Archaeological excavations on the site of one of the most ancient surviving Christian shrines of Britain will soon begin. This is St. Piran's Oratory (Chapel) near Perranporth, Cornwall, in the south-west of England, reports Sedmitza.ru, citing KIPA/Apis.
The building, constructed in the 5th or 6th century, was covered with sand and surrounded by a concrete silo in 1980 to protect it from foul weather. Now the specialists have given the "green light" to carry out excavation work, which is to begin in February or March of 2014.
The newly-opened cultural complex, associated with the name of a merchant who became a saint—St. Seraphim of Vyritsa—will be located inside the Gostiny Dvor ("The Merchant Court"—a historic Russian term for indoor markets) shopping center in St. Petersburg.
The museum of merchants and the house church occupy the first floor of the building, where those in charge of Gostiny Dvor used to meet.
A radical Jabhat al-Nusra "opposition" group, which occupied the small Christian town of Ma'loula in Syria in the last months of 2013, desecrated absolutely all shrines of the town, reports al Hadas portal with the reference to materials of the al Akhbar Lebanese newspaper.
According to evidence of eyewitnesses who fled from Ma'loula during the latest warfare in the region, members of al Nusra tried to change the religious and architectural-historical look of the ancient Christian town entirely: completely destroying some churches, the militants brought down all bells from other ones. The fate of two other world-famous monuments of Ma'loula was no less tragic: extremists blew up the statue of Christ the Savior, which had stood at the entrance of St. Thecla Convent, as well as the statue of the Most Holy Virgin Mary, which had stood close to the Safir hotel, the latter of which served as the main shelter for Takfirists for many months.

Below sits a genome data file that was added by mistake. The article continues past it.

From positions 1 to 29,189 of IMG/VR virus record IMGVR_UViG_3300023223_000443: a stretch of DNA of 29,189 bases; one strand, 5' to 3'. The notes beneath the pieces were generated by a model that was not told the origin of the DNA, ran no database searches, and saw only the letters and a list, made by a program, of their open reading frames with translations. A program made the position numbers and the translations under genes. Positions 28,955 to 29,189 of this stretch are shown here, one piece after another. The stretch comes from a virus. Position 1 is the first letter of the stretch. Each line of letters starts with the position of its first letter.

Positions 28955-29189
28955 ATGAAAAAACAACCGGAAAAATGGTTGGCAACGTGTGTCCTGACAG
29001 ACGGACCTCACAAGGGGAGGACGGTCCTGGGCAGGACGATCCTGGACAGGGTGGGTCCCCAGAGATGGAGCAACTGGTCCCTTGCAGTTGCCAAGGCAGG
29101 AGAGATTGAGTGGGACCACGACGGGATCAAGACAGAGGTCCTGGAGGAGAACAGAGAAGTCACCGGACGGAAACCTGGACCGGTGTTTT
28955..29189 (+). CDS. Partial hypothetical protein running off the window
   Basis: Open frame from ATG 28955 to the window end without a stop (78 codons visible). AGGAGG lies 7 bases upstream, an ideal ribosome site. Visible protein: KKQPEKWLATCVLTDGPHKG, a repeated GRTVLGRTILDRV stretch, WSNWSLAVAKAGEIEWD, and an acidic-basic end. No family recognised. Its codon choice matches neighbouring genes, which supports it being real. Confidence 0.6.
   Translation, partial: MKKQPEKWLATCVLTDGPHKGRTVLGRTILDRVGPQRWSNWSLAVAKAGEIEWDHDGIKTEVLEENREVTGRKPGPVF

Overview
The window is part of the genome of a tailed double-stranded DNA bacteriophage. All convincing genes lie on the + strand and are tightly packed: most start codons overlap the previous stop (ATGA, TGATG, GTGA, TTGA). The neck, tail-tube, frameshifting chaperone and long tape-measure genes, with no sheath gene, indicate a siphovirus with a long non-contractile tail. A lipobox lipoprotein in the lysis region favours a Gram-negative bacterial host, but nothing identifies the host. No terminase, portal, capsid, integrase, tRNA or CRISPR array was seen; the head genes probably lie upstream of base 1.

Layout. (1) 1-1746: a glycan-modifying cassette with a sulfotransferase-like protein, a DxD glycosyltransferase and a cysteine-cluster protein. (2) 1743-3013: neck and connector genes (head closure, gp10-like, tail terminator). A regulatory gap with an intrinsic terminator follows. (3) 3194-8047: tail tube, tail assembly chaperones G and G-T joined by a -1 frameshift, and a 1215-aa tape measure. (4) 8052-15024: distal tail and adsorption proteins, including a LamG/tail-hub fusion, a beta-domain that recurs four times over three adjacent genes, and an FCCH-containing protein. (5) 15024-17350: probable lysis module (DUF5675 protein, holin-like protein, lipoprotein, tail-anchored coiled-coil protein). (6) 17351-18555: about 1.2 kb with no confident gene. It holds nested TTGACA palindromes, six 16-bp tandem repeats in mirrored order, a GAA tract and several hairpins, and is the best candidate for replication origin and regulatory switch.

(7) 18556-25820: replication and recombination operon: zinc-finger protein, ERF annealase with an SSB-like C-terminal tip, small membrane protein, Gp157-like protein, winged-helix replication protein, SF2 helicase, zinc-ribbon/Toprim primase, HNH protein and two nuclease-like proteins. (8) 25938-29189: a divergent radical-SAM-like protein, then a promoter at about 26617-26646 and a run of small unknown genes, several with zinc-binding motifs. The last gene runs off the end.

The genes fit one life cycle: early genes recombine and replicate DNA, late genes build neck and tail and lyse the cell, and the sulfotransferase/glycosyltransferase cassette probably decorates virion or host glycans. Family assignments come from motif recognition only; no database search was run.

The Archbishop of Canterbury, Justin Welby, will travel to Istanbul on Monday 13 January 2014 to visit Ecumenical Patriarch Bartholomew.
As Archbishop of Constantinople and New Rome, the Ecumenical Patriarch is primus inter pares (first among equals) in the Eastern Orthodox communion.
Didn’t send your Christmas cards out yet? Still looking for the perfect gift? No worries if you follow the Julian calendar – you still have about 24 hours. Hundreds of Sacramentans don’t celebrate Christmas on Dec. 25; they celebrate the birth of Christ today and continue celebrating through tomorrow.
Sacramentans who launched their Christmas holiday last night include some Russians, Serbians, Ethiopians, Georgians, Coptic Christians from Egypt, Armenians and other followers of the Eastern Orthodox and Oriental Orthodox churches, said the Rev. Dino Pappademos of Saint Katherine Greek Orthodox Church in Elk Grove.